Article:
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This is a good look at an areas that can use a lot more focus on analytics, though I'm not sure why we're considered 'scary'... :-)
Going beyond the expected is essential to the practice of analytics and is the fundamental difference between true analytics and reporting. And to achieve this end in HR, you need to hire a scary person. Known as data scientists or quants, these whizzes can be scary to more-traditional CHROs and HR leadership teams, because they don’t think or speak in traditional HR terms. Nevertheless, their innate curiosity, business knowledge, and supreme ...
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Great projects like this help support the need for open data initiatives.
Summary: The Refugee Project is an example of what cutting edge data designers can do with the massive amount of data sets that were buried within the U.N.’s refugee group.
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John Callery

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Interesting look at 'closed' data sets and the implications for privacy, accuracy and peer review inside the walls of 'corporate science'. +WIRED 
Facebook is a company that knows the personal habits of more than one billion people across the globe. That can be a scary thought — especially when you consider that Facebook is using this data to target ads and may share it with people and businesses you’d rather Zuckerberg and Co. didn’t share it with. But at the same time, this enormous trove of online data can give us a new means of seeing and understanding the world we live in.
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It would be interesting to compare this with LinkedIn information.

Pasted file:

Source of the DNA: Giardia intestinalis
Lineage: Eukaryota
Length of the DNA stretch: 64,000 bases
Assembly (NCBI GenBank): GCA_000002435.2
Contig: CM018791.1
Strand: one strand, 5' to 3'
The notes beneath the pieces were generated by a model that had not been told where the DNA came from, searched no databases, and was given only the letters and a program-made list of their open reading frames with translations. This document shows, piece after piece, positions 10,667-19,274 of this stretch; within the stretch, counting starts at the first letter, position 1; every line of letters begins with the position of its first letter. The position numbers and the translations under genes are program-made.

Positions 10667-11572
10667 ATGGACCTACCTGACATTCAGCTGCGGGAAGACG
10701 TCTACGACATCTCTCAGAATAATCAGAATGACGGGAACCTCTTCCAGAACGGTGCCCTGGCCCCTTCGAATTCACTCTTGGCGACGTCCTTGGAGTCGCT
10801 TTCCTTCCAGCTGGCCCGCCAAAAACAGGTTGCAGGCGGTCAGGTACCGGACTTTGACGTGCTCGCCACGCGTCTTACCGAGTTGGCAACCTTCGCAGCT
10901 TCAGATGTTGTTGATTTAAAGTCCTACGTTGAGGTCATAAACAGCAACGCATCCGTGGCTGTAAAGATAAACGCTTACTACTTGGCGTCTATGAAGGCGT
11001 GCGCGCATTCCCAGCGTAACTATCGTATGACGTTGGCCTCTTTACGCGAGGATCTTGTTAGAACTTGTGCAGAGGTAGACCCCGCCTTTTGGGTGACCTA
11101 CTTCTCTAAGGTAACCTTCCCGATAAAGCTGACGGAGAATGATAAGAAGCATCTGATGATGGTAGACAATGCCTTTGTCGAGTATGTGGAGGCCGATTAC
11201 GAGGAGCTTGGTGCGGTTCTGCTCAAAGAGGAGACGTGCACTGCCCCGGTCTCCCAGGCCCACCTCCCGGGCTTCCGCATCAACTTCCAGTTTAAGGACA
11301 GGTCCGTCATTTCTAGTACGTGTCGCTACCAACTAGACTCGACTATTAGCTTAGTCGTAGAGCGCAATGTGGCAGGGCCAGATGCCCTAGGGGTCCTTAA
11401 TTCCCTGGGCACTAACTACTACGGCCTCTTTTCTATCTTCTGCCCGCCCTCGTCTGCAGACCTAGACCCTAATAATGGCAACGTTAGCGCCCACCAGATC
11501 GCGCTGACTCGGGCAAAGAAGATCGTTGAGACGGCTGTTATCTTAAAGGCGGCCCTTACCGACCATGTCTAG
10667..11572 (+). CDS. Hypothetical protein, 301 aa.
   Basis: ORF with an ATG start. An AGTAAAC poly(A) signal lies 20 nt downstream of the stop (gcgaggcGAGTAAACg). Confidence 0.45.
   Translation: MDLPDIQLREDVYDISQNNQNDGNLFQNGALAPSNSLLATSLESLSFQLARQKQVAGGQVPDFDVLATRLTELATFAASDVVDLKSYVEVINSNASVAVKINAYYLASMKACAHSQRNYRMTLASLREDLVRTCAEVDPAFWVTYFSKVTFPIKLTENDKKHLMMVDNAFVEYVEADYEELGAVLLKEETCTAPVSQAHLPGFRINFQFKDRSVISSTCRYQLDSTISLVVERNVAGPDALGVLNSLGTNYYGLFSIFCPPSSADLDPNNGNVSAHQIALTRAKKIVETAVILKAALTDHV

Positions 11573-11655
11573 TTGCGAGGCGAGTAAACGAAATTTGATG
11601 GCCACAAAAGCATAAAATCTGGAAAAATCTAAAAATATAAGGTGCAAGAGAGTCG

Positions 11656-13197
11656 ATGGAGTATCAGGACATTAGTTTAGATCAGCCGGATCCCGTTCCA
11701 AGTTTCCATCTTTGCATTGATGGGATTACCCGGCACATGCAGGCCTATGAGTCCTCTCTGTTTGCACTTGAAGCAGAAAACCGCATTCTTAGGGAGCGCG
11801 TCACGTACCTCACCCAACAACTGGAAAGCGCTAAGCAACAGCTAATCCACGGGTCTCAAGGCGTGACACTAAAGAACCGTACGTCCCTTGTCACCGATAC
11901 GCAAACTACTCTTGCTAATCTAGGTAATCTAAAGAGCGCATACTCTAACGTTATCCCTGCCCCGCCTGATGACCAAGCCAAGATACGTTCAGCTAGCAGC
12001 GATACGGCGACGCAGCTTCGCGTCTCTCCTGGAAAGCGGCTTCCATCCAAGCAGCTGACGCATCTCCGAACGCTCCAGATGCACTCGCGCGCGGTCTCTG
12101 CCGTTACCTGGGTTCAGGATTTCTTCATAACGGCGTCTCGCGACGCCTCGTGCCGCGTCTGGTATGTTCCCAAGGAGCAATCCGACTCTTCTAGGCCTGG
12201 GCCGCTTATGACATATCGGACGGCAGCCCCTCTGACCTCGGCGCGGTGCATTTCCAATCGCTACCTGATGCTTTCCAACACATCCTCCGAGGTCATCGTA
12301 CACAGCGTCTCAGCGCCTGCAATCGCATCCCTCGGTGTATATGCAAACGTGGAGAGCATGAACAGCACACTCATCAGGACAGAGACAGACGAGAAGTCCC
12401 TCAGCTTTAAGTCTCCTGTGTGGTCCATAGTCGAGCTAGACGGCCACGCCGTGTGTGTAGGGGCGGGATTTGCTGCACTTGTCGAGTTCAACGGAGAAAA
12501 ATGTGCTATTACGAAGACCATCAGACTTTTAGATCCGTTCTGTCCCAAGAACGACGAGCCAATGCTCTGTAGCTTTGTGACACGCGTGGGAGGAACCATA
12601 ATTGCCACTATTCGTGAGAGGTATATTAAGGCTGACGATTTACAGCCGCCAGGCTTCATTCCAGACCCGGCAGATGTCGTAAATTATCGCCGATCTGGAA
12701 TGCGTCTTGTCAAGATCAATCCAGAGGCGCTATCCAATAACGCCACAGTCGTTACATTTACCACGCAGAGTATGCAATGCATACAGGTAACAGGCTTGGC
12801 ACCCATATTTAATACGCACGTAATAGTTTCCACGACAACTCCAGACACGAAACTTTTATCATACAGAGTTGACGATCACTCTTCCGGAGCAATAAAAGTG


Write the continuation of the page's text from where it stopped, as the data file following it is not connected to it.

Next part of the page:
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Nice viz of TLDs
 
Geography of Top-Level Domain names.
This graphic maps a combination of generic top-level domains (gTLDs) and country code top-level domains (ccTLDs) in order to provide an indication of the total number of domain registrations in every country worldwide.

All gTLDs are mapped through an analysis of information returned by the WHOIS Internet protocol, that provides contact information for any given domain. For instance, this meant that for every .com domain name, the location registered in that domain’s WHOIS data was retrieved and stored in a database.

#domainnames   #map   #infographic  
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Have him in circles
127 people
satish bapatla's profile photo
Kathryn Kerner's profile photo
Frankie Rodriguez Jr.'s profile photo
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Portia Brown's profile photo
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Matt Davenport's profile photo
Melissa Cohen's profile photo
Xaymara Perez's profile photo